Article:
Monday, December 21, 2009

The Vedette

Here are a couple images from the fall 1974 issue of The Vedette: Journal of the National Capital Military Collectors. These depict a trumpeter of Bavarian horse, c. 1701 (cover illustration) and Bavarian cuirassier officers of the 1680s (top). The drawings were done by Jay S. Swingle, based on sketches by Dr. A. Benkert, to illustrate an article on "The Riders of the Blue King."
This was a quality journal with distinguished contributors.

Saturday, December 19, 2009

Early Italian Wars: Ratio of Espingarderos to Ballesteros

Above: 10mm Conquistador Arquebusiers from Obelisk Miniatures These are suitable for the Italian Wars.

One of my projects this winter is to work-up scenarios for several battles of the Italian Wars and part of that is to return to the age-old question of the composition of the armies, particularly those of the Early Italian Wars and the campaigns in Naples.

An early, somewhat thorny problem is the ratio of espingarderos (hand-gunners and arquebusiers) to ballesteros (crossbowmen) in the Spanish expeditionary armies. Thorny because, while most of the time the Spanish tell us how many arquebusiers were part of a particular force, the crossbowmen were counted among the pikemen.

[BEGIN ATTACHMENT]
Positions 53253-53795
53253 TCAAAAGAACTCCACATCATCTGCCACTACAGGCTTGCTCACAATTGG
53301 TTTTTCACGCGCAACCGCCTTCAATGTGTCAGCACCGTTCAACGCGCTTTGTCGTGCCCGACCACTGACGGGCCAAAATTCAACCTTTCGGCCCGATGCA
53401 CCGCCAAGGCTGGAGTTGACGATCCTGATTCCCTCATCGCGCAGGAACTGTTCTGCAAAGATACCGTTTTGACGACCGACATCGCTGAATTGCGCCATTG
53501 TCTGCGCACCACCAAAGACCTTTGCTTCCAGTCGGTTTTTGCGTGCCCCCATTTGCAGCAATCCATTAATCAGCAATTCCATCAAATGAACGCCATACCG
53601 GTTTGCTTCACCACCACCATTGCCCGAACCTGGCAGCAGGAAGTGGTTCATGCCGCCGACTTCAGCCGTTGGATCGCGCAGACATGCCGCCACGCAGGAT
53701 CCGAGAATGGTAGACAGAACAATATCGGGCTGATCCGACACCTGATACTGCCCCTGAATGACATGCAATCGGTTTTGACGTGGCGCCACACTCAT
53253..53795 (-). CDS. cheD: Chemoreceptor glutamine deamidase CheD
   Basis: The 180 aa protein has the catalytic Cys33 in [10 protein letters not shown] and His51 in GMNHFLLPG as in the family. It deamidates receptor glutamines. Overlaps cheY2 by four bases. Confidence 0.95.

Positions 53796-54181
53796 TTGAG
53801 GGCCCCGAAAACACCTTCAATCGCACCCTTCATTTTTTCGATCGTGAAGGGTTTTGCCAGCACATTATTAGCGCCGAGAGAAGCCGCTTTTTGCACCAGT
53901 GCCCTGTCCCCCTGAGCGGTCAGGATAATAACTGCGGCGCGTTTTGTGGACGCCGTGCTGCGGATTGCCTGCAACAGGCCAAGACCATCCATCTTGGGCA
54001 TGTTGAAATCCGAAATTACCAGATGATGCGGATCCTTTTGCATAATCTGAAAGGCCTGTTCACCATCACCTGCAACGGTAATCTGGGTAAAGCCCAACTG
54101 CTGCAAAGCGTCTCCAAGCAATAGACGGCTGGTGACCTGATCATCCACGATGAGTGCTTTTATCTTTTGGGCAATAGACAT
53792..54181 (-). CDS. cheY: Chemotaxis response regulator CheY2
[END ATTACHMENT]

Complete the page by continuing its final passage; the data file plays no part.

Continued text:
Working from several standard sources, I was able to determine the following ratios:

The ratio of firearms to crossbows in an Imperial force organized to fight the Hussites in 1431 was 1:1

The Emperor Maximilian eliminated the crossbow in the Imperial armies in 1507.

The ratio of espingarderos to ballesteros in some later armies of the Spanish Reconquest

1483 1:6 (handguns:crossbows)
1489 1:4

This data is quite interesting when compared to the ratio in Italy a few years later. In the space of a decade, the ratio is reversed. These were the first Spanish expeditionary armies organized on the new model.

1500: 4:1
1501: 3:1

Thursday, December 17, 2009

American Artillery in the Mexican War

Dillon, Lester R., Jr. American Artillery in the Mexican War, 1846-1847. Austin, Tex.: Presidial, 1975.

“American artillery dominated the battlefields of the Mexican War. In this conflict, America’s first foreign war, a new and elite corps of artillery was blooded in the crucible of battle, and a proven combat arm emerged with firm doctrine and the eminent esteem of both the nation and its military leadership.” – from the Preface

This excellent survey is, to my knowledge, the only work that deals specifically with the subject. It is rather on the small side but written in a spare, matter-of-fact style by a retired officer who well understood the subject in all of its metes and bounds.

It has just five chapters:

I. Prelude to Conflict
II. Cannon and Cannoneers
III. Taylor’s Army of Occupation
IV. The Heartland
V. Artillery and Victory

In addition, besides front matter, it has biographical sketches of many of the officers who later became prominent in the Civil War, a glossary, bibliography, and endnotes.

Having read it, I can now understand the source of the artillery genius of the great Civil War cannoneers like Henry J. Hunt and John Pelham (who of course was too young to fight in the Mexican War but was a worthy descendant of Ringgold, Duncan, Taylor, and Washington, who took the light batteries to war in 1846-47).